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Notes prior to a Panel Presentation on 'Transforming the Future with Sensitivity to the Past', at ACIS'13 at RMIT, Melbourne on 5 December 2013
Version of 4 December 2013
Roger Clarke **
© Xamax Consultancy Pty Ltd, 2013
Available under an AEShareNet licence or a Creative Commons licence.
This document is at http://www.rogerclarke.com/SOS/ISFP-1312.html
The supporting slide-set is at http://www.rogerclarke.com/SOS/ISFP-1312.pdf
We're all IS historians.
Every article that we write rehearses the underlying theory on which we're building, and we often present an exposition of the research technique as well.
These are, quite simply 'intellectual histories'.
They're 'logical', and they're often largely chronological as well.
And they present facts - maybe not the names and years of kings, queens, invaders, explorers and bushrangers; but facts of one kind or another, particularly about IT artefacts, but also about organisations and their activities, i.e. they're also 'history' in the secondary-school sense of the term.
So, to some extent at least, the 'History in IS' movement is simply extending what we've already got.
We're all historians, but also rationalists, in that we expect to know why we're doing something. So why are we interested in intellectual histories, and, beneath that, factual histories?
The usual exhortations are:
or, less didactically:
But those were just rhetoric and philosophy respectively. In an operational sense, what do such homilies really mean? Especially given that Edmund Burke also said "You can never plan the future by the past".
Here are some possible incentives to understand history:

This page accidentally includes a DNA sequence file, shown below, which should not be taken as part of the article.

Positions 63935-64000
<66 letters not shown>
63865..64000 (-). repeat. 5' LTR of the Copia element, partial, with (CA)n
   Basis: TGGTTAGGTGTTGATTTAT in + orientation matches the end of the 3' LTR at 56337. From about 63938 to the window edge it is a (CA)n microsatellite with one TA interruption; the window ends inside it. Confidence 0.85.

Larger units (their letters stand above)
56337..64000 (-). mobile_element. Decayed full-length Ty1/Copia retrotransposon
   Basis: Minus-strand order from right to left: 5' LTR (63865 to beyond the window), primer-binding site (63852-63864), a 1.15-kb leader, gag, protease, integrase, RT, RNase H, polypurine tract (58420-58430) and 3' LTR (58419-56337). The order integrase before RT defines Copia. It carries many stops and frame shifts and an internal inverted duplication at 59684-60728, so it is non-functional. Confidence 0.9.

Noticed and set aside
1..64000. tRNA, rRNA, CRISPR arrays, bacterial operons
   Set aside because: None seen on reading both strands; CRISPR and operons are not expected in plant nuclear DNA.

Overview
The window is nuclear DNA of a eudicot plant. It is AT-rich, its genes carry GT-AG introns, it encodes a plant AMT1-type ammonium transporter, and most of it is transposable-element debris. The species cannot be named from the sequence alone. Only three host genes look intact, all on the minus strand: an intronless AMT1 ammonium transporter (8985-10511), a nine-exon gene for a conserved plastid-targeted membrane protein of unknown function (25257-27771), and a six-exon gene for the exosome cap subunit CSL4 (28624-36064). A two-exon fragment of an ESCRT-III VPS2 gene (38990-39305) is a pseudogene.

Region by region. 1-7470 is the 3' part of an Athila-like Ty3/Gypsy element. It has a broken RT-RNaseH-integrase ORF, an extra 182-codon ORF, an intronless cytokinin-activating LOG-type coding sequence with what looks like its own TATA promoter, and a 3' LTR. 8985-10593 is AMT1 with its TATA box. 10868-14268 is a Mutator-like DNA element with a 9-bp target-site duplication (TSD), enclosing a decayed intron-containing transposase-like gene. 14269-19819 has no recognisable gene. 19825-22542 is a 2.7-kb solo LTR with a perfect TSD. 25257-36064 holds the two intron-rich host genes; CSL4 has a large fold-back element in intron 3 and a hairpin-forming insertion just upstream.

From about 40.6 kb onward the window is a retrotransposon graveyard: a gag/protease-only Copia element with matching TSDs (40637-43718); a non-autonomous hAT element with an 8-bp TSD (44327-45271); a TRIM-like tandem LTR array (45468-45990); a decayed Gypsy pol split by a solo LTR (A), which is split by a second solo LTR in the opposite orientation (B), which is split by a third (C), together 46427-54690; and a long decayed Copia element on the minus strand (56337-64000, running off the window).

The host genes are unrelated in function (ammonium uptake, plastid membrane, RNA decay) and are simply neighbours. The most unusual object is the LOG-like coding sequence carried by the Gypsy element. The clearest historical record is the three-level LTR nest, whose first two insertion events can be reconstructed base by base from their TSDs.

But what do we mean when we exhort people to 'understand history'?
Far too much of the IS discipline is obsessed with technology, and can't imagine IS life without it, so let's start there. There are considerable benefits in understanding the origins of particular technologies, and the paths that they've followed. Those paths are seldom straight lines. They bifurcate and rejoin, and draw on unexpected sources. So, conceptually, the history of any given techology can be modelled by means of a directed graph, provided that the formalism chosen supports many starting-nodes, zero or more incoming and outgoing arcs per node, preclusion of arcs from a node going to any predecessor node (i.e. no loops, because time-machines are banned), but no other limitations on which nodes link to which other nodes.
No doubt we can all think of misunderstandings about technology that would be easy to have, but harmful to analysis. An example that's still fresh in all our minds is the mania about 'cloud computing'. The notion isn't new - it's a very marginal next step in 'outsourcing'. And one of the key notions on which it depends - running multiple, independent processes in a powerful processor - isn't new either. It was called 'timesharing' in the 1960s. Without understanding the background, a researcher is very likely to overlook such key questions as 'how much of what we know about outsourcing doesn't apply to cloudsourcing?' (Clarke 2012a).